In the Garden > Flowering Plants & Shrubs
Recently on the show Don featured an enormous Indian Hawthorn (about 5m or 15' tall). He issued the challenge to find a larger one. This specimen, from Wallsend on the central coast of New South Wales, was an extremely old plant which had developed a tree-like size and spread. Indian hawthorn is more usually seen as a small, flowering shrub around 2m (6') tall.
Common name: Indian hawthorn
Botanical name: Rhaphiolepis indica (also spelt as Raphiolepis ). A common error with this plant is the mispronunciation of its name. The genus name is Rhaphiolepis, not Raphiolepsis. The name is derived from two Greek words, 'rhapis' meaning 'a needle' and 'lepis' which means 'a scale'. The name refers to slender bracts at the base of each flower.
This plant is a member of the rose family, Rosaceae. Several other species are also known in cultivation including R. x delacourii.
Best climate (see climate map): The Indian hawthorn comes from Southern China (not India as its name suggests) and grows in all but the hottest and driest parts of Australia. It thrives as far north as Brisbane in the subtropics.
Description: It is a dense, evergreen shrub or small tree (usually 2-3m or 6-10' tall), with flower colours ranging from white to deep pink.
The Indian hawthorn is normally a low growing shrub with mid-green, slightly serrated leathery leaves. The five-petalled flowers are sweetly perfumed. Blue-black berries appear on the shrub after flowering. For best flower colour or for a compact plant, look for named varieties such as 'Ballerina'.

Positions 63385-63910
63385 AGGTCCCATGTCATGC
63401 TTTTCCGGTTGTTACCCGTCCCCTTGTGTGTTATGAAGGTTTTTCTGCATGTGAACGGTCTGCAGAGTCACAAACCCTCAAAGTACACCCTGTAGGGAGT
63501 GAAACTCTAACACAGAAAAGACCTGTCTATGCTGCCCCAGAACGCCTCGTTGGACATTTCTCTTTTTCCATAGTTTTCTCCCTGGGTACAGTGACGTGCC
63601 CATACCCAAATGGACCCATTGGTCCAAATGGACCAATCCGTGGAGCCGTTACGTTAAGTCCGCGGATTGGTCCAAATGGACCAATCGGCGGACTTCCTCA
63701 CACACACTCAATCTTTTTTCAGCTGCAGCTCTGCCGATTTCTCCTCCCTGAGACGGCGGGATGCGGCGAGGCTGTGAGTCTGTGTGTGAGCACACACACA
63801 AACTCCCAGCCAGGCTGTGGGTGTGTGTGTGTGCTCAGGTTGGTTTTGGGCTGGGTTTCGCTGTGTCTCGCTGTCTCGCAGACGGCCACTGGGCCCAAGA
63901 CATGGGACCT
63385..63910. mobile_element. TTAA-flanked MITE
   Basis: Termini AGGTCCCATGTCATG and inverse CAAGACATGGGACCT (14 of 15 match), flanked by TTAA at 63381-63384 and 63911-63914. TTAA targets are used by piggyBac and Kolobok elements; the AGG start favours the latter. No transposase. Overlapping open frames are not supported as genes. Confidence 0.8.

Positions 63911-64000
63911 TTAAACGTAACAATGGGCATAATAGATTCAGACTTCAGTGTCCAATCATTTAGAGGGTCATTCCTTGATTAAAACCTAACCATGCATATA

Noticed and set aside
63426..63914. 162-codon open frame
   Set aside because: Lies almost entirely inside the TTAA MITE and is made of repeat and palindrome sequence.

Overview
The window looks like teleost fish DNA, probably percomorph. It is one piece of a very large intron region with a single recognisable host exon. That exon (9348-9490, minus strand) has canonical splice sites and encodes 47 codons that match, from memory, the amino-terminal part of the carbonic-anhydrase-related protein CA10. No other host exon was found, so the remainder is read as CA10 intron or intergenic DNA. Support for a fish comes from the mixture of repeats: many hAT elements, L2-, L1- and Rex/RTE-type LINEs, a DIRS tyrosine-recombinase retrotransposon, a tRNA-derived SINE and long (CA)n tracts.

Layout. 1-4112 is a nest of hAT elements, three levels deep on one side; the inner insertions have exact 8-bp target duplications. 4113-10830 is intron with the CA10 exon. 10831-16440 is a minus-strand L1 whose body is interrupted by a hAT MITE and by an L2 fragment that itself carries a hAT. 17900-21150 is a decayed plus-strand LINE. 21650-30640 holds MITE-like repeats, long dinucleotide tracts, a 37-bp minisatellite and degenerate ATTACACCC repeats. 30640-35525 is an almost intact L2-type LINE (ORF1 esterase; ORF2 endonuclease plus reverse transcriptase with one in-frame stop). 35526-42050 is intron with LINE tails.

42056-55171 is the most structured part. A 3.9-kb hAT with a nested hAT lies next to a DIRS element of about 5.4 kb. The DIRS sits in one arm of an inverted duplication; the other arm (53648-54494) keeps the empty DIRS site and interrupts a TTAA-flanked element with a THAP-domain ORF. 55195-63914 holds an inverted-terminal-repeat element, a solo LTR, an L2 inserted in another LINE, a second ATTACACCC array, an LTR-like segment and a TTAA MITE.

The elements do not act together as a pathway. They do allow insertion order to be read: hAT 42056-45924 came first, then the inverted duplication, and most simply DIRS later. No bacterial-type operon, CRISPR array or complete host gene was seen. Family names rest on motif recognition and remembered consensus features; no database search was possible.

hedging (small to large hedges) specimen shrub tub plant especially in exposed position salt tolerant, so useful for a coastal garden
Full sun except in extremely hot climates where it prefers a semi-shaded position. Frost hardy during winter season (will tolerate temperatures to -10deg.C). Prefers a well-drained fertile soil but will tolerate poorer conditions provided soil is watered in summer. Flowers mainly in spring but flowers seen at other times of the year including autumn.
Tip: To keep your shrub even more compact pinch out the tips each year immediately after flowering.
Plants, particularly named cultivars, are readily available at garden centres, with prices varying according to plant size. May be grown from seed but seedlings can be difficult to raise. Alternatively take semi-ripe cuttings during late summer (when the new growth has become firm).
Copyright CTC Productions 2006